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Biosurveillance: Challenges and Options for the National Biosurveillance Integration Center

GAO-15-793 Published: Sep 24, 2015. Publicly Released: Sep 24, 2015.
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What GAO Found

The National Biosurveillance Integration Center (NBIC) has activities that support its integration mission, but faces challenges that limit its ability to enhance the national biosurveillance capability. In the Implementing Recommendations of the 9/11 Commission Act of 2007 (9/11 Commission Act) and NBIC Strategic Plan , GAO identified three roles that NBIC must fulfill to meet its biosurveillance integration mission. The following describes actions and challenges in each role:

Analyzer: NBIC is to use technology and subject matter expertise, including using analytical tools, to meaningfully connect disparate datasets and information for earlier warning and better situational awareness of biological events. GAO found that NBIC produces reports on biological events using open-source data, but faces challenges obtaining data and creating meaningful new information. For example, most of the federal partners with key roles in biosurveillance (8 of 11) stated that NBIC's products help their agencies identify biological events to little or no extent, generally because they already obtain such information directly from other federal partners more quickly. In addition, data that could help to identify and characterize a biological event may not exist or are not in a usable form. Further, few federal partners (5 of 19) reported that they share the data they do have with NBIC, citing legal and regulatory restrictions, among other reasons..

Coordinator: NBIC is to bring together partners across the federal biosurveillance community to enhance understanding of biological events. NBIC has developed procedures and activities to coordinate with partners, such as daily and biweekly calls, but faces challenges related to the limited partner participation in the center's activities, lack of partner personnel detailed to NBIC, and competing structures for convening federal partners. For example, although NBIC would like to obtain liaisons from each of its federal partners, only 3 of 19 partners provided NBIC with dedicated liaisons.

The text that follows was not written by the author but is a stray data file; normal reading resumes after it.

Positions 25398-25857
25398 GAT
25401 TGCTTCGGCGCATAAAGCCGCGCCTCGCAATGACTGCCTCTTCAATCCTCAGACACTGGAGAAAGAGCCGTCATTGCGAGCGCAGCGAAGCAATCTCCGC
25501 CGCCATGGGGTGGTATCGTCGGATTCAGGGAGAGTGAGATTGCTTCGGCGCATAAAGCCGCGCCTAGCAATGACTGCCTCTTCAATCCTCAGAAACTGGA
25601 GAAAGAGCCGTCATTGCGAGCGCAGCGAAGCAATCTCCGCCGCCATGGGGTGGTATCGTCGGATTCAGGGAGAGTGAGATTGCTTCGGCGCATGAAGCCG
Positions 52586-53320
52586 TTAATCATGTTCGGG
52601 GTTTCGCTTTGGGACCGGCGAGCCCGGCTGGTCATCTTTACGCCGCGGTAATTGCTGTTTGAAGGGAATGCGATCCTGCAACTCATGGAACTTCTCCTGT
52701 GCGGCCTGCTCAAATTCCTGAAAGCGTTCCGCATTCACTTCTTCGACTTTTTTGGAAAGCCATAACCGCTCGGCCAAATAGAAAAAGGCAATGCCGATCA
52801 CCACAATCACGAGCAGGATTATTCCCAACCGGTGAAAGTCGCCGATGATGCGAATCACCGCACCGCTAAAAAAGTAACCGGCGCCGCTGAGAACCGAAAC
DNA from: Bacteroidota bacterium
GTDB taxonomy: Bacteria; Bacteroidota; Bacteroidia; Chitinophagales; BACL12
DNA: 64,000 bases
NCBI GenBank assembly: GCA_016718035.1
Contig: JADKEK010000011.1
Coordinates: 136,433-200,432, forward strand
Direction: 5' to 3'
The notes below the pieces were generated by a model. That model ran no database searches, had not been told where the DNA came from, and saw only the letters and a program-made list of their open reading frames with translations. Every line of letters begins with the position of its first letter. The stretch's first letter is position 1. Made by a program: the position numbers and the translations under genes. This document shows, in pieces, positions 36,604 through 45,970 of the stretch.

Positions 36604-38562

Innovator: NBIC is to facilitate the development of new tools to address gaps in biosurveillance integration. GAO found that NBIC has efforts underway to develop some tools, such as pilot projects examining the use of social media data to identify health trends, but faces challenges prioritizing developmental efforts. For example, partners noted limitations in NBIC's ability to address gaps, like limited resources and the difficulty in prioritizing the center's innovation efforts because its partners have diverse needs.

GAO identified various options that could address these challenges, ranging from strengthening the center's ability to implement its current roles to repealing NBIC's statute. GAO also identified potential benefits and limitations with each option. For example, one option would be to provide NBIC with additional authorities to obtain data to better develop meaningful information; however this may also require additional investments. Another option is to not pursue national biosurveillance integration through NBIC and to consider designating one of the other federal partners with key roles in biosurveillance as the federal integrator. The options identified are not exhaustive, and some could be implemented together or in part. GAO did not evaluate the financial implications of each option, but acknowledges some options may require additional investment or shifting of resources or priorities to result in significant long lasting change.

Why GAO Did This Study

A biological event, such as a naturally occurring pandemic or a terrorist attack with a weapon of mass destruction, could have catastrophic consequences for the nation. This potential threat underscores the importance of a national biosurveillance capability—that is, the ability to detect biological events of national significance to provide early warning and information to guide public health and emergency response. The 9/11 Commission Act of 2007 addresses this capability, in part, by creating NBIC within the Department of Homeland Security (DHS); it was tasked with integrating information from human health, animal, plant, food, and environmental monitoring systems across the federal government, to improve the likelihood of identifying a biological event at an earlier stage. In recent years, NBIC's budget has ranged from $10 million to $13 million annually.

GAO was asked to evaluate NBIC. This report discusses the (1) extent to which NBIC is implementing its roles as a biosurveillance integrator, and (2) options for improving such integration. To conduct this work, GAO reviewed NBIC products and activities; conducted interviews and surveyed 19 federal partners, 11 of which have key roles in biosurveillance; interviewed NBIC officials; and analyzed the 9/11 Commission Act, NBIC Strategic Plan, and National Strategy for Biosurveillance.


GAO is not making recommendations. GAO provided this draft to DHS and its federal partners who provided technical comments which were incorporated, as applicable.

Full Report

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AuthorizationData collectionEmergency responseFederal agenciesPandemicsBiosurveillancePrioritizingPublic healthSecurity threatsStrategic planningTerrorismWeapons of mass destructionInnovationsProgram coordinationProgram implementation